At first, I thought it would be easy to poke fun at Bobby Jindal. He started out with his “Oh yeah? Well I have a cool minority story, too” introduction, and moved quickly into an uber-folksy scold of the Democrats for their stimulus package. He may have been trying to update the standard Republican image of the condescending old, white man lecturing about the evils of government intervention (except in the bedroom), but he came out looking like an Indian Barney Fife struggling to get his gun out its holster.
I half expected him to flash that goofy grin and say “Silly Democrats, tax cuts are for the rich!”
But the more I thought about it, the more I realized that it was not Bobby Jindal, or his odd delivery that was the problem. It was the message he delivered.
Maybe he deserves credit for being brave enough to come out after President “Yes we can!” and be Governor, “No we shouldn’t.” Unfortunately, that and his refusal to expand unemployment eligibility had effect of making him and most other Republicans appear tone deaf to the plight of the existing or soon-to-be unemployed. People are scared, terrified, dammit, and you have the nerve to come out and say that they shouldn’t be helped.
What’s amazed me in recent months is that nearly all the post-election chatter about why the Republicans lost has resulted in the conclusion “We weren’t conservative enough.”
Ok, never mind that scary Sarah Palin was, and continues to be, as conservative as it gets, and that voters in large numbers rejected her message of meanness. Insisting that you lost because you weren’t the polar opposite of the guy a majority of the country voted for is just deliberately obtuse.
Republicans are scolding themselves for abandoning their principles, but if we examine the “principled” response to the current situation, it’s easy to see why this isn’t working for them.
6% unemployment, and climbing? Tax cuts for the rich will jump start the economy.
Millions of uninsured? You and your doctor should make decisions about healthcare. If you can’t afford it, there’s your decision.
Fraudulent, abusive, and just plain unsound practices in the financial sector? Regulation? We don’t need no stinkin’ regulation!
Millions of single parent households living in poverty? Stop gay marriage!
See what I mean? Tone deaf. Obtuse.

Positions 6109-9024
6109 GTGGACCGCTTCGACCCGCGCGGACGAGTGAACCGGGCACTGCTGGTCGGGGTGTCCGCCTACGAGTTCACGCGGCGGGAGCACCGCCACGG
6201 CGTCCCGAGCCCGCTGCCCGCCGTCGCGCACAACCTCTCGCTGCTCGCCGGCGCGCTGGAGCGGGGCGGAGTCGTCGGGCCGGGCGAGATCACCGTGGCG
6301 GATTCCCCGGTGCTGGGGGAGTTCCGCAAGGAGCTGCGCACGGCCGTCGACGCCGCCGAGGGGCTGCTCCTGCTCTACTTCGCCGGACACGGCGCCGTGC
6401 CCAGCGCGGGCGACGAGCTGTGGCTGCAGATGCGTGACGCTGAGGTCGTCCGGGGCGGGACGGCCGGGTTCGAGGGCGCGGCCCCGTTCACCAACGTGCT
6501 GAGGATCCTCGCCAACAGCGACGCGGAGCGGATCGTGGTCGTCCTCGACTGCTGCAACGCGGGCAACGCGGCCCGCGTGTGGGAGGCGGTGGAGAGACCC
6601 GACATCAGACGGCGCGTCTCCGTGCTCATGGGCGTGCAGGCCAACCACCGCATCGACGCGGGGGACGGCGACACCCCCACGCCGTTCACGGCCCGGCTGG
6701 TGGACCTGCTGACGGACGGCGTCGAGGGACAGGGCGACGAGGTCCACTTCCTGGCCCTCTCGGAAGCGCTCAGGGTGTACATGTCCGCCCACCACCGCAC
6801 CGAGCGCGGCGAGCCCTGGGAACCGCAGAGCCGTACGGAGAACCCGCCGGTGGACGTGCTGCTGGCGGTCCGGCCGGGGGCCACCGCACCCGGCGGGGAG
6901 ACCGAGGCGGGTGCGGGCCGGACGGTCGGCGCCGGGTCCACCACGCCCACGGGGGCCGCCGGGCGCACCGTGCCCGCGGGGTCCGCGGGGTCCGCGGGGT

The problem is that Republicans are so busy lecturing the country on what they should be angry about that they are not listening to what Americans really are angry about.
Note to Republicans: we tried it your way. That’s how we got into this mess. In the words of the strange, but currently popular saying: EPIC FAIL.
And cracking open your roll of tokens to deliver the same tired old message isn’t going to make it better.
In my twenties, I had a publishing career. I look back on it fondly although at the time I was nearly constantly frustrated, thinking I would never get ahead and I would never make enough money. Like, ever. I worked for a few different companies, some you will have heard of, others not. People outside the industry thought it was glamorous, people inside the industry would roll their eyes. I would move to a new company whenever I hit a dead end, and by the end of the 90s I got out of the industry altogether because the technology side of my interests had taken over.
The last company I worked for was the place I stayed the longest. It was a small company with a distinct culture, a lot of pressure, and a lot of drama. There were wine and cheese parties every Friday, and so much work, you'd frequently see wine glasses on people's desks Monday morning, indicating that they had gone back to work on a Friday evening, after the social hour. There were a lot of characters. There was laughing, there was apparently a lot of crying - "Don't worry," a senior female exec told me in the ladies room " S____ (one of the VPs) makes all the women cry if they are here long enough. You have just been initiated."
I learned a lot from that job, both about business, and about the rest of the country. My first travels around the country were for trade shows in places like Mobile, AL, Louisville, KY, and Denver, CO. My company threw lavish parties for both authors and clients; always in some unique and interesting venue. We ate well. I learned quickly to attach myself to one of the VPs at the major shows and inevitably I would be part of a large group going to a fabulous restaurant in the area, sharing expensive bottles of wine and not worrying about the prices on the menu, listening to stories of the early days when they didn't have it so good.
Up until that point, I'd been an incredibly picky eater. My co-workers would goad me into trying new things until it became a challenge I set for myself: at least one new food on every trip. There were the escargots in Ft. Lauderdale, the alligator fritters in Alabama, the ostrich in Denver, Barbeque in Texas, different kinds of fish all over the South, something with a mole sauce somewhere else.